Reflection: For some time, I’ve been following Greg McKoewn’s blog posts on the concept of Essentialism. So I was delighted when he released his book, ‘Essentialism – The Disciplined Pursuit of Less’.
It’s a provocative read. Amongst the ideas I found of greatest interest are these:
- Shifting to an essentialist viewpoint means we need to discard these three assumptions: I have to. It’s all important. I can do both. Instead we need to adopt these three assumptions: I choose to. Only a few things really matter. I can do anything but not everything.
- The word ‘priority’ used to mean just one thing. In the last century we pluralized it to ‘priorities’. This caused us to believe we could actually hold a number of things at the top of our list and in our attention at the very same time.
- We’re fooling ourselves if we think we don’t have to make a solid choice between competing activities. Choosing ‘both’ is a recipe for spreading ourselves too thin. We need to make trade-offs. The shift in mindset is thinking not so much about what we must give up, but rather, what do we choose to go big on.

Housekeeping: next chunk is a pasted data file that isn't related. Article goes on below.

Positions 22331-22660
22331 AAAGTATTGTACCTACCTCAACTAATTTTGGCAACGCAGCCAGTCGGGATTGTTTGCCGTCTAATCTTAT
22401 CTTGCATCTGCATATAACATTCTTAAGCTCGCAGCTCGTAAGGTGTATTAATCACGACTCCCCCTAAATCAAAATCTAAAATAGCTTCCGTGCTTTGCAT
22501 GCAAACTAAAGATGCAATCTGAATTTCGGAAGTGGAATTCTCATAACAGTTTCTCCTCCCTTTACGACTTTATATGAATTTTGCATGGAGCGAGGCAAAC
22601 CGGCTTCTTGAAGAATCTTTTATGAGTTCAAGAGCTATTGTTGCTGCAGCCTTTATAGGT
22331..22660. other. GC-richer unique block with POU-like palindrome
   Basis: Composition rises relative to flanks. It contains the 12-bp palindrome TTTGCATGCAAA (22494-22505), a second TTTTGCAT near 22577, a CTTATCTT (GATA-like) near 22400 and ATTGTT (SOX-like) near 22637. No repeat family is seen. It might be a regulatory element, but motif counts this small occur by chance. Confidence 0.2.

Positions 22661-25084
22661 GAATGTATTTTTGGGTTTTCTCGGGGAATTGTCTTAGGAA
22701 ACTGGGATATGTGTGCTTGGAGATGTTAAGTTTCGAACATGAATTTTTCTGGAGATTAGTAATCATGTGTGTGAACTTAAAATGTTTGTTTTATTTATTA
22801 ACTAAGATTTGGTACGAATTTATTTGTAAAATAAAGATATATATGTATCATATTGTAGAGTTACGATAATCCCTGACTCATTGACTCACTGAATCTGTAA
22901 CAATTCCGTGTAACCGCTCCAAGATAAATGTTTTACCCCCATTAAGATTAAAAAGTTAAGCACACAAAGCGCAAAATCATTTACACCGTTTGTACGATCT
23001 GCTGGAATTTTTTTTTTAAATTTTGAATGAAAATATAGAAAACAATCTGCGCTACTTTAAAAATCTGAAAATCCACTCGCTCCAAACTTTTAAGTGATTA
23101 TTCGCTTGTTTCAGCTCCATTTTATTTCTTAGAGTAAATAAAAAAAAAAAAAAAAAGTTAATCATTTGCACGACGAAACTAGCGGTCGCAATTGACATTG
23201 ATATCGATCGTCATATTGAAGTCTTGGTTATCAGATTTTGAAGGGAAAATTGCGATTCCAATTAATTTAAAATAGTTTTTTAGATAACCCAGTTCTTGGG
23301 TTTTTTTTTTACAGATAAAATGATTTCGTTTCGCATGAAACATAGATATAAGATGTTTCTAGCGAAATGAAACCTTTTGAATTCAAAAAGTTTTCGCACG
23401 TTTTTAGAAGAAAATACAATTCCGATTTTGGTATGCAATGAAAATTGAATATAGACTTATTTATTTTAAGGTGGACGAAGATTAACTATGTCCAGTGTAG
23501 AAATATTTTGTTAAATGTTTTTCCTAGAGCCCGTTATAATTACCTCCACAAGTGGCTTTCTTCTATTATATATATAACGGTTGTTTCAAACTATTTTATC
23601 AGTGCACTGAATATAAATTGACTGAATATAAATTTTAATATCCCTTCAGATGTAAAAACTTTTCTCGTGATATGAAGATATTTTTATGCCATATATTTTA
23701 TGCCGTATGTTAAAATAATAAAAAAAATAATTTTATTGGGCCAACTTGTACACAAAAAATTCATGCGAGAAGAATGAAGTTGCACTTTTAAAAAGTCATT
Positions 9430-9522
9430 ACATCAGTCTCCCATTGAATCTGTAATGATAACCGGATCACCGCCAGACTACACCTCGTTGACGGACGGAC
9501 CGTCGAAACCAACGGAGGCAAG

- Don’t be afraid to pull the plug on a project or commitment you’re already involved in. Think about it from a square one point of view. If you weren’t already involved, what would you give up or how hard would you work to get involved. Just because you are part of an active initiative doesn’t mean it’s still the right thing for you to be doing. Edit away.
- You’ve got to know, as a pause fanatic, that I would appreciate this one. Protect the asset – that means you! Create space for renewal and reflection – time for unencumbered thought, innovation and growth. Escape and explore life.
Action: So, how do we actually put these ideas into action? Read More…
This post was written by Pat Katz on June 4, 2014